Also, it is important to highlight that the public interest, as defined above, it is not a synonym of media’s own interest. Only the information with public interest would be fair enough to be disclosed. For example, to publish the account balance of a famous football player would be in accordance with the media own interest. However, this kind of information is mere “public prurience or curiosity” and it has not any public interest in order to shift the right to confidentiality. So “no one would like to see their banking details on the front page of any newspaper and therefore there is a public interest in protecting and upholding those confidences”.
Once it is set that curiosity has not any public interest in order to be released, it is mandatory to assess what kind of matters could be released on the grounds of public interest. Shanley J held that "it seems to me that disclosure of confidential information will almost always be justified in the public interest where it is a disclosure of information as to the commission or intended commission of serious crime because the commission of such crime is an attack upon the State and the citizens of the State and such disclosure will always be in the public interest. While the disclosure of serious crime will always be in the public interest there is also a range of other activities (which are not necessarily criminal) the disclosure of which may also justify a breach of confidence on the grounds that its disclosure is in the public interest”. So, what the learned judge is saying is that if the information hides a criminal offences there will not be any doubt that there is public interest enough for being released, however the sensitive data could be related to other not criminal purposes and yet relevant enough for the society in terms of public interest.
At that exact point Shanley J refrained of setting the boundaries and the parameters of the public interest and he preferred to refer to what Ungoed Thomas J said. This Judge held that "... misdeeds of a serious nature and importance to the country will justify disclosure on the grounds that such disclosure is invariably in the public interest". However, the term “misdeeds of a serious nature and importance” it is not still a clear concept in order to define exactly when disclosing confidential banking information may be in the public interest.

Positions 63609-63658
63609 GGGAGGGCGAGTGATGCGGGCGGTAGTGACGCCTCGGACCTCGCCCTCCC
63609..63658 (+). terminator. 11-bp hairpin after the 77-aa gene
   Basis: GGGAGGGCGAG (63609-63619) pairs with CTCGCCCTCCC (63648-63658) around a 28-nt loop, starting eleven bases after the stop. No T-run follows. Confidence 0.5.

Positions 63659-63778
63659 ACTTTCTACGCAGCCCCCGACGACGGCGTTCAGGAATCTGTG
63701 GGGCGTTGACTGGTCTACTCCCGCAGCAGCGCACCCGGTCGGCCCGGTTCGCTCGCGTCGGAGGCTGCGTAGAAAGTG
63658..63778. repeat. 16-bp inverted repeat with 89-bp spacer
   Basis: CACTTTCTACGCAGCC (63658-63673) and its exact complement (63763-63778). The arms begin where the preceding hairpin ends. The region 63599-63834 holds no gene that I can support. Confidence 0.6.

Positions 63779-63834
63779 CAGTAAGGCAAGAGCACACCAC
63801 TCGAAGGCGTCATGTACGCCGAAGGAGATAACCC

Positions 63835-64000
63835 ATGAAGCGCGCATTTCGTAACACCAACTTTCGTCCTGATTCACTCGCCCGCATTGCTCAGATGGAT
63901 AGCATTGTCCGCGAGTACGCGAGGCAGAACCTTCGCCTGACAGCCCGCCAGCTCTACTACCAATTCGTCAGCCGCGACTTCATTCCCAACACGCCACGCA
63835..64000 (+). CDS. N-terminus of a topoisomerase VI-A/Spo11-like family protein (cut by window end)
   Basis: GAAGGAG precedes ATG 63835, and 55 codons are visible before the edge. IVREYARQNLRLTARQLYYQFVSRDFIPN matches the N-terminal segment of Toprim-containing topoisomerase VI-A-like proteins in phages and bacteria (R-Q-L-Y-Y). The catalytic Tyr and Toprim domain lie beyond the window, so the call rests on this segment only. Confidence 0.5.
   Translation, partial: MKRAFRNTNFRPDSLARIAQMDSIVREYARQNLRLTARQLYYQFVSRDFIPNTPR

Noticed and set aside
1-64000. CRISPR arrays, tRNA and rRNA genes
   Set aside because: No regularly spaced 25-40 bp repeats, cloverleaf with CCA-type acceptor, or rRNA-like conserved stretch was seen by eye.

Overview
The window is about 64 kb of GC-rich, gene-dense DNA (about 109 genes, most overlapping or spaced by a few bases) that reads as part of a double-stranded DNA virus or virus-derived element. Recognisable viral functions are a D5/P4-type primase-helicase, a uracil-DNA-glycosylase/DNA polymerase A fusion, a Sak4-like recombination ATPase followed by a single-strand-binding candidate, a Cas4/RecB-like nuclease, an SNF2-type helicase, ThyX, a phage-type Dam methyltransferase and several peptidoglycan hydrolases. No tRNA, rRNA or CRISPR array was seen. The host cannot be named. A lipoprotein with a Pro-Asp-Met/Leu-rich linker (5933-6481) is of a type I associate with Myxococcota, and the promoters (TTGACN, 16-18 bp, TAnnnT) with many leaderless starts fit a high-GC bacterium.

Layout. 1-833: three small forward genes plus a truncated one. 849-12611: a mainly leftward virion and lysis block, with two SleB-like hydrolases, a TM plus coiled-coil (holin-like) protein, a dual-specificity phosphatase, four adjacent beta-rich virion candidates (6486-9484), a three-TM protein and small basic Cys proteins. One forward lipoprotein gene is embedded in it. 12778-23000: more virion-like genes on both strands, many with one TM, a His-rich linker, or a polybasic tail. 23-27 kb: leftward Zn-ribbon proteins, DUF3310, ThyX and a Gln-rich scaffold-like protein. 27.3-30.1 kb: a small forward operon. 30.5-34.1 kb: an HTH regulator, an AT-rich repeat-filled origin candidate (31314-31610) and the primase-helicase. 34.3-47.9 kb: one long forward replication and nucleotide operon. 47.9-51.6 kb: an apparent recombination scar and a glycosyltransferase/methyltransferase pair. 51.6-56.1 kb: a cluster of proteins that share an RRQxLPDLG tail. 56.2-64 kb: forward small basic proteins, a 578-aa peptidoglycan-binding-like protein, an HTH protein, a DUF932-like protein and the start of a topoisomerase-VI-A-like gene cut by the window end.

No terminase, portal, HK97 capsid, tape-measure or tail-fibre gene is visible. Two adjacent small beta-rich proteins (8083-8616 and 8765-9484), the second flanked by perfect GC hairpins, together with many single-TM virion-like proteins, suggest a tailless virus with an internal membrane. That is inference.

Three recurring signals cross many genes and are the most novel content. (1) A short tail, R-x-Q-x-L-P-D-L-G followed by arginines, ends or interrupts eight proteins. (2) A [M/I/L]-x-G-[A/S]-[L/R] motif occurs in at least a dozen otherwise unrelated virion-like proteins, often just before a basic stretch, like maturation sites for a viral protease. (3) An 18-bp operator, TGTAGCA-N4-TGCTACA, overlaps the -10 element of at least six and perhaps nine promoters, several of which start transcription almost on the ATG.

There are some cases like in Lion Laboratories in which “although there has been no wrongdoing on the part of the plaintiff, it may be vital in the public interest to publish a part of his confidential information”. The rationale on this particular case was that there was a public interest to disclose sensitive information regarding a device which potentially could convict someone of a serious felony. So, the important fact of this case is that there is not any criminal offence neither any wrongdoing, there was only the chance that an inequity could be given in a hypothetical situation.
At this point it is clear that the public interest could appear in a wide range of scenarios which could mean the disclosure of sensitive information protected prima facie with the duty of confidentiality. Even though the huge differences between them, taking into account that it is not the same an scheme of tax evasion and a case in which it could be proven a particular treatment of a wealthy client, it is needed to give a more accurate and definitive answer to the topic of this essay. Because of this, it would be wise to refer to what Binchy J “it is submitted on behalf of each the plaintiffs that the circumstances in which the public interest will justify disclosure of what is otherwise confidential information are; where the information reveals a matter which is of pressing public concern, serious misconduct (actual or contemplated), or must otherwise be important for safeguarding the public welfare in matters of health and safety”.
In conclusion, there is a public interest in both extremes: in keeping the confidence and in releasing sensitive information regarding the banking account data, also when this account it is not still active. However, in any given situation we must remember that the commercial privacy is not an absolute right or duty, indeed, as we have already checked, it is a week one; and if there a level of public interest and that means a social revenue for its disclosure, information must be released.
- Breslin, Banking Law (3rd edn, Thomson Round Hall 2012)
- Collins and O’Reilly, Civil Proceedings and the State (2nd edn, Thomson Round Hall 2004)
- McMahon and Binchy, Law of Torts (3rd edn, Butterworths 2000)
- European Convention of Human Rights 1950
- Money Laundering and Terrorist financing Act 2010
- Barclays Bank v Taylor  1 W.L.R 1066 at 1070.
- Beloff v. Pressdram Ltd.  1 All E.R. 241 at
- Cooper Flynn v Radió Teilifís Éireannn  3 I.R. 344 at 351.
- Djowharzadeh v City National Bank and Trust Co. (1982) 646 P. 2d 616 (Oklahoma Ct. App., 1982)
- Francome v. Mirror Group Newspapers  2 All ER 408
- Lion Laboratories Ltd. v. Evans  Q.B. 526
- McKillen v. Times Newspapers Ltd.  IEHC 150
- National Irish Bank v RTE  2 IR 465
- O' Brien v RTE  IEHC 397
- Tournier v National Provincial and Union Bank of England  1 KB 461
 McMahon and Binchy, Law of Torts (3rd edn, Butterworths 2000), Ch. 37.
 Collins and O’Reilly, Civil Proceedings and the State (2nd edn Thomson Round Hall 2004) Ch. 11
 Breslin, Banking Law (3rd edn, Thomson Round Hall 2012) pg. 235
 Barclays Bank v Taylor  1 W.L.R 1066 at 1070.
 Djowharzadeh v City National Bank and Trust Co. (1982) 646 P. 2d 616 (Oklahoma Ct. App., 1982)
 Tournier v National Provincial and Union Bank of England  1 KB 461
 Cooper Flynn v Radió Teilifís Éireannn  3 I.R. 344 at 351.
 Breslin, Banking Law (3rd edn, Thomson Round Hall 2012) pg. 249
 National Irish Bank v RTE  2 IR 465
 McKillen v. Times Newspapers Ltd.  IEHC 150
 O' Brien v RTE  IEHC 397
 Francome v. Mirror Group Newspapers  2 All ER 408
 McKillen v. Times Newspapers Ltd.  IEHC 150 Unreported
 Beloff v. Pressdram Ltd.  1 All E.R. 241 at p. 260
 Lion Laboratories Ltd. v. Evans  Q.B. 526
 O' Brien v RTE  IEHC 397